News / USA

Clinton: Internet Claim About Libya Attack Proves Nothing

Secretary of State Hillary Clinton answers a reporter's question on Libya during a joint news conference with Brazil's Foreign Minister Antonion de Aguiar Patriota, October 24, 2012, at the State Department in Washington.
Secretary of State Hillary Clinton answers a reporter's question on Libya during a joint news conference with Brazil's Foreign Minister Antonion de Aguiar Patriota, October 24, 2012, at the State Department in Washington.
TEXT SIZE - +
— U.S. Secretary of State Hillary Clinton says an Internet claim of responsibility that followed last month's attack on the U.S. consulate in Benghazi, Libya, is not hard evidence of who killed four Americans, including the U.S. ambassador.  The Obama administration's handling of the event has become an issue in the U.S. presidential campaign.

Within hours of the September 11 attack on the U.S. mission in Benghazi, a State Department clearinghouse for publicly available information notified U.S. officials that the Islamist group Ansar al-Sharia claimed credit for the violence in posts on Facebook and Twitter.

That has raised more questions about the Obama administration's initial public assessment that the violence was linked to a protest over an Internet video defaming the Prophet Muhammad - an explanation the U.S. ambassador to the United Nations repeated five days after the attack.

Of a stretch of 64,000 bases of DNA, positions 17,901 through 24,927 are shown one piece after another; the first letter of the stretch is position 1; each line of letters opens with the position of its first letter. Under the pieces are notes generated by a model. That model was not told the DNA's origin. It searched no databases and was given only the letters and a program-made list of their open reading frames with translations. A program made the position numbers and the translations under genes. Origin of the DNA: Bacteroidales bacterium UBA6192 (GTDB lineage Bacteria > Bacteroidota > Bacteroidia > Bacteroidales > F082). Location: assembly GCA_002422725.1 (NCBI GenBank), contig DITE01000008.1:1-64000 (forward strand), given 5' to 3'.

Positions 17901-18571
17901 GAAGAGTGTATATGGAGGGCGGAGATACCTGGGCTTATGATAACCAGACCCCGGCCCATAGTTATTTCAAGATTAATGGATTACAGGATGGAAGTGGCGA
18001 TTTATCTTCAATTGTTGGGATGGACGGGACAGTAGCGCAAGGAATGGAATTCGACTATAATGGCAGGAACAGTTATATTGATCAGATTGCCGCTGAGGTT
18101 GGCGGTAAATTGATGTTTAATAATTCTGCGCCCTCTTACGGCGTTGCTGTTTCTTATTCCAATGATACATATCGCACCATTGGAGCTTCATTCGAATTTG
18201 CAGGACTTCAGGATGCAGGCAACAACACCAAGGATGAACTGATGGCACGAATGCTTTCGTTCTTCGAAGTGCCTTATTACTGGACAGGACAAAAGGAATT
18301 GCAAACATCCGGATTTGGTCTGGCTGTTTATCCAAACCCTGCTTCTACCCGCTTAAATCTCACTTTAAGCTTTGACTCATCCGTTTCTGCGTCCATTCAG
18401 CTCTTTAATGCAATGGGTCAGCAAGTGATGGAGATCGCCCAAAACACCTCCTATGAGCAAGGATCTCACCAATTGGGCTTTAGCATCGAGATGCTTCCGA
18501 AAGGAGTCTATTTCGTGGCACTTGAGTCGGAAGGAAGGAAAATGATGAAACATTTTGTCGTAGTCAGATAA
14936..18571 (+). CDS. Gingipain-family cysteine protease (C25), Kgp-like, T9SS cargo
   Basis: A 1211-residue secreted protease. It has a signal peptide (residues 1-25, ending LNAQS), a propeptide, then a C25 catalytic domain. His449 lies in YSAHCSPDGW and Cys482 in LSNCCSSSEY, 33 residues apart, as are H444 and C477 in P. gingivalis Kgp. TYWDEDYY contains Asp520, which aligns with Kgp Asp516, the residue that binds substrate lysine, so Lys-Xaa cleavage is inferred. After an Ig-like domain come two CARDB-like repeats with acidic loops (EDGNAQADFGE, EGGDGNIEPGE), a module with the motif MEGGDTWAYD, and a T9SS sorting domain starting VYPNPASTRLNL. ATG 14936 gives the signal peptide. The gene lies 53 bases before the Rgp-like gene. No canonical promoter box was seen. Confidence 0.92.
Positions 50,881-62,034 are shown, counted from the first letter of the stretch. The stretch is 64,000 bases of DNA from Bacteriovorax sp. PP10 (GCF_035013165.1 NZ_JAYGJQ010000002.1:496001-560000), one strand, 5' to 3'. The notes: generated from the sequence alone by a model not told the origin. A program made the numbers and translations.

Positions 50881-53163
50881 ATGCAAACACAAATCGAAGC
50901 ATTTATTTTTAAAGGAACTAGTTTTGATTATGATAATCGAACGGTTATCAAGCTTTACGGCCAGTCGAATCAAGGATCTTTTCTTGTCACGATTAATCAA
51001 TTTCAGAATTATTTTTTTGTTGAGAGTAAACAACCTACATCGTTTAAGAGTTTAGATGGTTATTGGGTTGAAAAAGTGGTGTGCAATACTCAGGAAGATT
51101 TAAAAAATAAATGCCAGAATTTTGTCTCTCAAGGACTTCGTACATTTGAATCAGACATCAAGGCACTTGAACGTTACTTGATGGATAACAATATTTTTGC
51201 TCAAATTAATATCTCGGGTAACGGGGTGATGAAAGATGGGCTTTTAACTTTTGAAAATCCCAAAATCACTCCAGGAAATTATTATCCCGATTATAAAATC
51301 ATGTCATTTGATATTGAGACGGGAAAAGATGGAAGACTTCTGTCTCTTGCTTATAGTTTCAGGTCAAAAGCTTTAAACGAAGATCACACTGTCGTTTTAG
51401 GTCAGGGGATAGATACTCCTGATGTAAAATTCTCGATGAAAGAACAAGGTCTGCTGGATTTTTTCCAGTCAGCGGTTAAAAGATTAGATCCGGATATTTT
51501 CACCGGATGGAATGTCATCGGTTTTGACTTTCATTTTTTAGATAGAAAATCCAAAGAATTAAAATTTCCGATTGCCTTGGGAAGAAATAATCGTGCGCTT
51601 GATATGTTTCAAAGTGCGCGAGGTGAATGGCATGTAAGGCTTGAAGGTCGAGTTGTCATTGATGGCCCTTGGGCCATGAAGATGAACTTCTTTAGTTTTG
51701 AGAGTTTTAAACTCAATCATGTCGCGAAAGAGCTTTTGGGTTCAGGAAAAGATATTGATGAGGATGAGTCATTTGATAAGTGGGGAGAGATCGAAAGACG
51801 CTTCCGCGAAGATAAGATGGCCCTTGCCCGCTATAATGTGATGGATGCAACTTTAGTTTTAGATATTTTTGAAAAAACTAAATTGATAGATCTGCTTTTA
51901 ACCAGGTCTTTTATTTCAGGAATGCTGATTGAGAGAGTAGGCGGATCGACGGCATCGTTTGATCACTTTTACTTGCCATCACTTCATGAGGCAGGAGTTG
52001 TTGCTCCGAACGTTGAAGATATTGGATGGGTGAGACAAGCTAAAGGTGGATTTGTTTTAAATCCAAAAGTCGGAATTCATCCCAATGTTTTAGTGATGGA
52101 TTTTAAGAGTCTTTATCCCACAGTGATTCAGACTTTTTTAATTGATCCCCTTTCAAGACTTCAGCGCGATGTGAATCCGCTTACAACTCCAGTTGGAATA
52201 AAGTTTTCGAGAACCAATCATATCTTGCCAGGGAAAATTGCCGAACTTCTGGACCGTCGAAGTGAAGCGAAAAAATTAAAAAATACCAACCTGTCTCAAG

Secretary Clinton says the Ansar al-Sharia Internet claim proved nothing.

"Posting something on Facebook is not in and of itself evidence, and I think it just underscores how fluid the reporting was at the time and continued for some time to be,'' he said.

Speaking to reporters at the State Department Wednesday, she said an ongoing review of those events is looking into all of the information available at the time, as well as what has been learned since.

"The independent Accountability Review Board is already hard at work looking at everything, not cherry picking one story here or one document there, but looking at everything, which I highly recommend as the appropriate approach to something as complex as an attack like this," said the secretary of state.

  • Yemeni protestors break a door of the U.S. Embassy during a protest about a film ridiculing Islam's Prophet Mohammed, Sana'a, Yemen, September 13, 2012.
  • Yemenis protest in front of the U.S. Embassy during a protest about a film ridiculing Islam's Prophet Mohammed, Sana'a, September 13, 2012.
  • Egyptian protesters burn tires as they clash with riot police outside the U.S. embassy in Cairo, Egypt, September 13, 2012.
  • An Egyptian protester throws back a tear gas canister toward riot police outside the U.S. embassy in Cairo, September 13, 2012.